Friday, March 24, 2006

World: The age of everything

The universe: 13,700 million years
Earliest stars: 13,300 million
Sun: 4,700 m
earth: 4,500 m
Life on earth: 600 m
Earliest dinosaurs: 200 m
Current life forms: 10 m
Homo sapiens: 0.2 m (200,000 years)
Known history: 10,000

I thought it would be useful to give a bit of perspective for everything. Yes, we all know human history is crammed into the last second of the evolutionary clock. But to collate where everything else fitted in, I had to use a variety of sources.
Some people like to say there's only 5,000 million years of fuel left in the sun. But this is pretty irrelevant; it dwarves human history, and the earth isn't even that old. Stephen Hawking also felt so moved to pointlessly mention this (A Brief History Of Time).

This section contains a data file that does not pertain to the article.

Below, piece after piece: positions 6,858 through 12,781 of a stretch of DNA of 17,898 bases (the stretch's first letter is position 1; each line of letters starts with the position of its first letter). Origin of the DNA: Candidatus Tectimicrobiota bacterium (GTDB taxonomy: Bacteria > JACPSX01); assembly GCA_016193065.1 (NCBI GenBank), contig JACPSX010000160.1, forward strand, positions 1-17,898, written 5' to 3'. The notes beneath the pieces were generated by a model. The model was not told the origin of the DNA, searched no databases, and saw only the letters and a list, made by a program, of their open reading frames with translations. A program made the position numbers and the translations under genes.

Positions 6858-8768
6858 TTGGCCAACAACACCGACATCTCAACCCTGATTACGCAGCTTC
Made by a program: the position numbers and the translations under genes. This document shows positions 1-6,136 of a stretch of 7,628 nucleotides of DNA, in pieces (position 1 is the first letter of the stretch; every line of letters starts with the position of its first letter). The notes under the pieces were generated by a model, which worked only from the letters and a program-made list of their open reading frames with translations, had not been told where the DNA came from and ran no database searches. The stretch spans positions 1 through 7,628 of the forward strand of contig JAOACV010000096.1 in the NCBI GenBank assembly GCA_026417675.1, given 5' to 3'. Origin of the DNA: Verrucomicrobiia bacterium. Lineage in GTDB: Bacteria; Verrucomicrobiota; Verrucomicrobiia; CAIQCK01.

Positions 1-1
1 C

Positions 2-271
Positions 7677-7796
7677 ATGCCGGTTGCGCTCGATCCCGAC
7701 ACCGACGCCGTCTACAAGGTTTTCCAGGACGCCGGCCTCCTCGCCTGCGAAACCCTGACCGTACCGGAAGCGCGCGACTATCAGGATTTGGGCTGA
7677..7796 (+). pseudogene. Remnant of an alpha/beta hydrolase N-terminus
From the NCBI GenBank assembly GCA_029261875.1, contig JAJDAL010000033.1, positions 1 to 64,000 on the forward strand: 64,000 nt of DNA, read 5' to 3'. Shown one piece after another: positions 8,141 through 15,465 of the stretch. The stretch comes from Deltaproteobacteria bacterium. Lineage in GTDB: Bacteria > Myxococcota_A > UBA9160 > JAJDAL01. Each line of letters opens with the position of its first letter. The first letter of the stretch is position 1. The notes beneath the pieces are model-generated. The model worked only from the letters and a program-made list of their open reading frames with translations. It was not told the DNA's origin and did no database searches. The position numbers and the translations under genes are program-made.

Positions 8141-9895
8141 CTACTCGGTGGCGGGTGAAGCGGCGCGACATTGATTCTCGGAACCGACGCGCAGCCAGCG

I once thought it was a shame we're on an outer arm of our galaxy the Milky Way, because if we were closer to the densely packed centre, we'd be closer to a lot of other life forms. But then I read up on quasars. These seem to be galactic centres that collapsed in on themselves, ie if you're at the centre, you'll get sucked into a mammoth black hole. No thanks. Even given the time scales for this to happen, it sounds dodgy.

To get an idea of our place in the universe physically, I strongly recommend Monty Python's The Galaxy Song (analysed here). Lots of useful information therein.

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